In this volume, Speeches delivered in Round Table Conference, have been taken from the proceedings of the Round Table Conference, 1930-31. Speeches on the Constitution and relevant subject and on foreign policy of India have been taken from the Constituent Assembly Debates and Rajya Sabha Debates of the relevant years. Speech entitled as ‘Future of democracy in India’ has been taken from the Andhra Republican wherein it was serialised in English and Telgu. The remaining speeches have been reconstructed from the newspapers reports wherein these were published. Various versions were published in different papers. These have been carefully edited. Speech on the ‘Communal Problem of India’ has been included in this volume in abridged form as it appeared in the daily newspapers. Complete text of the speech in English has been published in book form by the Bheem Patrika Publications. Background of the speeches has been added wherever considered necessary. In spite of devastating criticism and damaging reviews which appeared in the papers which have been generally hostile to Baba Saheb Ambedkar and the Scheduled Castes as well as in those which are supposed to be progressive and revolutionary, students of Indian politics, untouchability and constitutional development have found these speeches interesting and useful. Many have used them in their researches and for writing bio9raphies of Baba Saheb Ambedkar. This little book would help understand the character and personality of Baba Saheb Ambedkar as well as the view point of the Untouchables.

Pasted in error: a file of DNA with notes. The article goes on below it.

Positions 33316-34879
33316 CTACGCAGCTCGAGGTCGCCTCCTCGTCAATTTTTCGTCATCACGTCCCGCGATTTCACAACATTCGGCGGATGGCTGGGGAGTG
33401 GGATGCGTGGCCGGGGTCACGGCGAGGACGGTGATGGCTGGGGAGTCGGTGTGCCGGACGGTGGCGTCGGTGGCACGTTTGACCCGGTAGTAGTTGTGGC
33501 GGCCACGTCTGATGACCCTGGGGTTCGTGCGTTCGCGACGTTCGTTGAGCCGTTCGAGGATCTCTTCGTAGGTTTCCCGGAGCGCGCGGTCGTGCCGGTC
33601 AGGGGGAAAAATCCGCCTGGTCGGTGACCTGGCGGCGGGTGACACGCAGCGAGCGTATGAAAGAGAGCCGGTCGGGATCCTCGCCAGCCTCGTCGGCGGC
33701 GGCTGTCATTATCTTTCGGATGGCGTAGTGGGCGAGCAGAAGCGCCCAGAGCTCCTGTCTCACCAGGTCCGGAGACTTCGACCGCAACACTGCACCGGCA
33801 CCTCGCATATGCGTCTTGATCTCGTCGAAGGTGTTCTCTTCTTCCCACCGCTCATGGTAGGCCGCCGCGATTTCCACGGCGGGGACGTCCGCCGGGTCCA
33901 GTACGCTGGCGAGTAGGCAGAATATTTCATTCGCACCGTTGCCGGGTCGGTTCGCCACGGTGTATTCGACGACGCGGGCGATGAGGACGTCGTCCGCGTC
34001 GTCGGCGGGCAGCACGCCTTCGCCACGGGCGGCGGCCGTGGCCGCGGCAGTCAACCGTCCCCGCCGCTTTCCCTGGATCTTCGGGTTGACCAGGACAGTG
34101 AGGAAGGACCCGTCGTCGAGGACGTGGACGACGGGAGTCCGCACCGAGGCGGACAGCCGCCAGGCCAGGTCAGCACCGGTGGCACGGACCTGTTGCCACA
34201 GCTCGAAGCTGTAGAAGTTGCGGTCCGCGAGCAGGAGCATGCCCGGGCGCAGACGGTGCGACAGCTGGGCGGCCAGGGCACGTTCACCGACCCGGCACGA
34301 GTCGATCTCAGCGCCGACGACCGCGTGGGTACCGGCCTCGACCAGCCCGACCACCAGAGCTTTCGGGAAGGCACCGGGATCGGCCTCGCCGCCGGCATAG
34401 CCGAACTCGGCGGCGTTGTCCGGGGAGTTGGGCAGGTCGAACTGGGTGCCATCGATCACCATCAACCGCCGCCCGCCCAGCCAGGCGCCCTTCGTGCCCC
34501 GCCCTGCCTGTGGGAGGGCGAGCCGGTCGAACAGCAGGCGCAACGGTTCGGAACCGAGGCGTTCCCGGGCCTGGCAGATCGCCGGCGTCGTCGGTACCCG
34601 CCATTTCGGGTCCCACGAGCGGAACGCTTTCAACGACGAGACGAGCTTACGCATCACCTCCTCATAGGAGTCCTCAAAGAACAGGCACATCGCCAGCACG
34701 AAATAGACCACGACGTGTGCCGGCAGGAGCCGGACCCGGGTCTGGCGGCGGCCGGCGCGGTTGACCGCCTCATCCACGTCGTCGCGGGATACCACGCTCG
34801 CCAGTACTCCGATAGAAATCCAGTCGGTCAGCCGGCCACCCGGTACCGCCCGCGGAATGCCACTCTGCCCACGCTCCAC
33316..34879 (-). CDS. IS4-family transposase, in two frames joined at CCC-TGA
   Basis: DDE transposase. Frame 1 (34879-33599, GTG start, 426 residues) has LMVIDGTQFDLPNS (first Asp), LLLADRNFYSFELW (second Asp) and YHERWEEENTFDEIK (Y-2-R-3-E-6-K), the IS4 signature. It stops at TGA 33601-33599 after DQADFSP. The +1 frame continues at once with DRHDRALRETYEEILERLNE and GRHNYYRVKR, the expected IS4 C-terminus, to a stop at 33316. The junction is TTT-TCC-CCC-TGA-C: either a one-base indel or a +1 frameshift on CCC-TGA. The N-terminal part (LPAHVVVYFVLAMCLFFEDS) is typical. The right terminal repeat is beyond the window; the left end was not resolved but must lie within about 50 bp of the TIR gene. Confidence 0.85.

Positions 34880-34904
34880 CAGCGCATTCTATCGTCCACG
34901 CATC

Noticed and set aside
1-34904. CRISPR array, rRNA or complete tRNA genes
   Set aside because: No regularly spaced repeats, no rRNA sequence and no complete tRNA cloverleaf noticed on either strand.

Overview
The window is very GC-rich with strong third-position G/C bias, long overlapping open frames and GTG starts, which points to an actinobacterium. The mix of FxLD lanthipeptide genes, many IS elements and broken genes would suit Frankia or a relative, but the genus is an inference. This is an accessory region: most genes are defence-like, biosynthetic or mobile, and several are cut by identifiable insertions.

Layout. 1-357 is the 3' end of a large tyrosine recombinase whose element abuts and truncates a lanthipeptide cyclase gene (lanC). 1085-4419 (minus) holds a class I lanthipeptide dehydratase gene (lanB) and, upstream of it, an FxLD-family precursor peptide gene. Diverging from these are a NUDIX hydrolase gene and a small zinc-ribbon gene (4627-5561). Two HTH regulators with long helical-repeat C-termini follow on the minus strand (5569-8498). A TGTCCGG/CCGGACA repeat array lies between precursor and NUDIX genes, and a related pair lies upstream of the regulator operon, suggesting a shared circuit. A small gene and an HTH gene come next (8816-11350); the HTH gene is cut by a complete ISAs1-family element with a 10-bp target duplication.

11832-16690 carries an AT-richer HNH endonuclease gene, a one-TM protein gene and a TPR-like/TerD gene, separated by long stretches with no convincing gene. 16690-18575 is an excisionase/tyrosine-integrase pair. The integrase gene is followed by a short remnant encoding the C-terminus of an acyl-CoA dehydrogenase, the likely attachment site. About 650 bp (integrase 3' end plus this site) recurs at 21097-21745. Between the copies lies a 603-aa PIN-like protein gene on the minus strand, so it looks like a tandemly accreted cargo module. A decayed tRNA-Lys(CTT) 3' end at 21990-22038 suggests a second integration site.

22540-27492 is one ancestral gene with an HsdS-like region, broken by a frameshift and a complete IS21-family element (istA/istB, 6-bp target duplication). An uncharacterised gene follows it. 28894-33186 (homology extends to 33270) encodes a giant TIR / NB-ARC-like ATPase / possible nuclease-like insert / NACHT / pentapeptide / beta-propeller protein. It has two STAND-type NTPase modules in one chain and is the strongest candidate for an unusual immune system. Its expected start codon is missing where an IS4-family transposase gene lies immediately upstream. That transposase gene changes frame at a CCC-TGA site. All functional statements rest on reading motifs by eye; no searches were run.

The ‘Untouchables’ are no longer looking towards others for guidance and advice. Leadership of Baba Saheb and his teachings contained in his spoken and written word have given them sufficient independence of thought and action. He has also given them new hope and vision so necessary for development and progress of the oppressed people. His speeches and writings contain sufficient light to guide them for generations to come.
India, particularly the oppressed and exploited masses of India, is passing through a critical period of her history. A western scholar has called it, “the most difficult decades” of modern India. The awakening oppressed and exploited masses of India need guidance and advice of the master to keep them straight and upright.
This article was compiled by S.R.Darapuri I.P.S. (Retd)